Fruit of The Lips: Peace

FOTL 3-2

Peace is an incredibly frequent word in the scriptures. Often times, our English word (peace) does not quite match the force of a word like shalom– which not only gives the impression of the absence of trouble, but the presence of blessing and reconciliation, especially with God. 



Ministry of Reconciliation

Therefore, if anyone is in Christ, he is a new creation. The old has passed away; behold, the new has come. All this is from God, who through Christ reconciled us to himself and gave us the ministry of reconciliation; that is, in Christ God was reconciling the world to himself, not counting their trespasses against them, and entrusting to us the message of reconciliation. Therefore, we are ambassadors for Christ, God making his appeal through us. We implore you on behalf of Christ, be reconciled to God. For our sake he made him to be sin who knew no sin, so that in him we might become the righteousness of God.” (2 Corinthians 5:17–21, ESV)


All have sinned and fallen short of the glory of God. “as it is written: “None is righteous, no, not one; no one understands; no one seeks for God. All have turned aside; together they have become worthless; no one does good, not even one”” (Romans 3:10–12, ESV). But God so loved the world that while one would scarcely die for a righteous person—though perhaps for a good person one would dare even to die— God shows his love for us in that while we were still sinners, Christ died for us” (Romans 5:7–8, ESV). 


It was while we were enemies even, that Christ reconciled us to God. The Christian’s peace comes not at the expense of his own goods, or the work of his own hands, or the fervor of his own spirit, but by the death of Christ–God’s only begotten Son. There, and only there, can satisfaction be made for sinners. Jesus is the only one who can ascend the hill or the Lord–the one who has clean hands and a pure heart, who does not lift up his soul to what is false and does not swear deceitfully (Ps. 24:3-4). And it was this spotless lamb that was taken away the sins of the world, “canceling the record of debt that stood against us with its legal demands. This he set aside, nailing it to the cross. He disarmed the rulers and authorities and put them to open shame, by triumphing over them in him” (Colossians 2:14–15, ESV).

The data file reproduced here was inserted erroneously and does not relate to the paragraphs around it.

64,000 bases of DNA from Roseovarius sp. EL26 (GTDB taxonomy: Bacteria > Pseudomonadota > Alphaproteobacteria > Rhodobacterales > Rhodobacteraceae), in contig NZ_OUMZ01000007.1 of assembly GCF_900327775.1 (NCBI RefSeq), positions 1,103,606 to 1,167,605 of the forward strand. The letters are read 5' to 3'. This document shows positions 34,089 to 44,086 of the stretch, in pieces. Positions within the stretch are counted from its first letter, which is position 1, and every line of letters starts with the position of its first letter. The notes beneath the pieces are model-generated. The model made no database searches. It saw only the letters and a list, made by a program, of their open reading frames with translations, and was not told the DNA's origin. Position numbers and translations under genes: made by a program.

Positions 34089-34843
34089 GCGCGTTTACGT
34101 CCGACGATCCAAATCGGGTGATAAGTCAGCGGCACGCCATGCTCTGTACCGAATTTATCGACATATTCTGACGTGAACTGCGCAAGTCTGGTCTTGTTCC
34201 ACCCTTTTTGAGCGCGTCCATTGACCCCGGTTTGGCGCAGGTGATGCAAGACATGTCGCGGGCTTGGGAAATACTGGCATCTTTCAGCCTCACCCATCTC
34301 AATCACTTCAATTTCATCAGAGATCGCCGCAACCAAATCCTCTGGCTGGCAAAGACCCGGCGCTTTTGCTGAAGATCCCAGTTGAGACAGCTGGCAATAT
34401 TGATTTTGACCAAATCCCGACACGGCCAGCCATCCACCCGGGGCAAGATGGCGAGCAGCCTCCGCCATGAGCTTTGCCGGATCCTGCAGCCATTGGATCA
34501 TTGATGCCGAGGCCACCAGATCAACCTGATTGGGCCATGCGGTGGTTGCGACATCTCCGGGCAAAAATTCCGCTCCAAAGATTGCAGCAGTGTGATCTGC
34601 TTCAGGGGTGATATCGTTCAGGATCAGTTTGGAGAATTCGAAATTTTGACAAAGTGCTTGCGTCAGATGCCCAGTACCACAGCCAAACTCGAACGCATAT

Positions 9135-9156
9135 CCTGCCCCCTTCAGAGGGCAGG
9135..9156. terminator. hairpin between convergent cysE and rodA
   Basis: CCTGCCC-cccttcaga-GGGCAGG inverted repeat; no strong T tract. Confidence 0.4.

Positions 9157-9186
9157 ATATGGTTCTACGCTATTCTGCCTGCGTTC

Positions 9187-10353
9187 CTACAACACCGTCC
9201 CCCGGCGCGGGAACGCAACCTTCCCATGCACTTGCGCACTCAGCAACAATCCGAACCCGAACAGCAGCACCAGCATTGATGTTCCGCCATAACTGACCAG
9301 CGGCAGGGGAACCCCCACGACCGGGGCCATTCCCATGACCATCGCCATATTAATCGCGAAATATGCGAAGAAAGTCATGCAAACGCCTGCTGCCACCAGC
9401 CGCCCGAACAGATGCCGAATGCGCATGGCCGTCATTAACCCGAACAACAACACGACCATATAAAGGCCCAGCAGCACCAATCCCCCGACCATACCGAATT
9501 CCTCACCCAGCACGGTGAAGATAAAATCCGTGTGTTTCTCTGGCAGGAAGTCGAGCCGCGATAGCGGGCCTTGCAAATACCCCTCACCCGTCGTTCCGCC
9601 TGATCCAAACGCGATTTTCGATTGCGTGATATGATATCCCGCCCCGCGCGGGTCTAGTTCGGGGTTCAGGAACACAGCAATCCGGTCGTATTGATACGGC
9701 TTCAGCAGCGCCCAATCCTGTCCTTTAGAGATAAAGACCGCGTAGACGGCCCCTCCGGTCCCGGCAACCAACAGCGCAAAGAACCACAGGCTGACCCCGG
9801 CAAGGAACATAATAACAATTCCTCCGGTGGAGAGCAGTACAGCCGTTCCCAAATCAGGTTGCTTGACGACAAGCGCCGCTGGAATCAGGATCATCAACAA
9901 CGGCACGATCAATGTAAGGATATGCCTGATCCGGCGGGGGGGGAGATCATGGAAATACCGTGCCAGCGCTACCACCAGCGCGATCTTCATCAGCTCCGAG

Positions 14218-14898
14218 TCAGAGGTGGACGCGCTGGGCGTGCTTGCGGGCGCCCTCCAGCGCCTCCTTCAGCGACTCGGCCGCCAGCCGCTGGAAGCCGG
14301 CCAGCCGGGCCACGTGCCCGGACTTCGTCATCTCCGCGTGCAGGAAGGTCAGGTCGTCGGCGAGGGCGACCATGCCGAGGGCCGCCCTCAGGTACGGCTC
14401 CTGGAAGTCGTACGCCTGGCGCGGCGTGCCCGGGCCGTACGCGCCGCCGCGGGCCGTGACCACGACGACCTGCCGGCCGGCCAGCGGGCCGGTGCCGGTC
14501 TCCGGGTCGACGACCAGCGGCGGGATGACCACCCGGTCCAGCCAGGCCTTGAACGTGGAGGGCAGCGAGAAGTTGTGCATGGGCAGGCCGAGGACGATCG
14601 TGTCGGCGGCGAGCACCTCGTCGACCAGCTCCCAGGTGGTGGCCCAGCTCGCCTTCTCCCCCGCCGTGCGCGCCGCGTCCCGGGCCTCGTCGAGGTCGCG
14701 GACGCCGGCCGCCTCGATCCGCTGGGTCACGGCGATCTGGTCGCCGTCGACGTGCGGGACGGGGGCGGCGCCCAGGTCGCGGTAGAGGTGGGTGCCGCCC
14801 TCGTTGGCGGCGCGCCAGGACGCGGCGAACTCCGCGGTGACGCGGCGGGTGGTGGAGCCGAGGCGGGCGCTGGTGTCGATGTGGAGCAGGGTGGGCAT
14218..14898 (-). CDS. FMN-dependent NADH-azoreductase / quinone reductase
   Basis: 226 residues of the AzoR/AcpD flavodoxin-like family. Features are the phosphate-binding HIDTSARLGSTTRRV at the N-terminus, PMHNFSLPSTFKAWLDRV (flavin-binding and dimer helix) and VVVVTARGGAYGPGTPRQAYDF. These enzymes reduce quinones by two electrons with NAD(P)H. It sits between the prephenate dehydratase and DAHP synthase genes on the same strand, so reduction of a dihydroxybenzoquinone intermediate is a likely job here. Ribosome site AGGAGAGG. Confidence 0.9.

Rejoicing in the peace that we now have, we are entrusted with a message of reconciliation–to be “ambassadors for Christ, God making his appeal through us” (2 Cor. 5:18-20). That is, we are heralds of good news of great joy, that on earth has come peace and goodwill toward men. We are not to be steered by the fear of man, crying as the false prophets did in Jeremiah’s time “peace, peace” when there was no peace (Jer. 6:14). We speak to a world that really is dead in their trespasses and sins, but for God’s grace. 

We speak that every fallen soul can hear that peace is offered to them in the name of Jesus Christ.  But “how then will they call on him in whom they have not believed? And how are they to believe in him of whom they have never heard? And how are they to hear without someone preaching?” (Romans 10:14, ESV). “As it is written, “How beautiful are the feet of those who preach the good news!”…. faith comes from hearing, and hearing through the word of Christ” (Romans 10:15–17, ESV).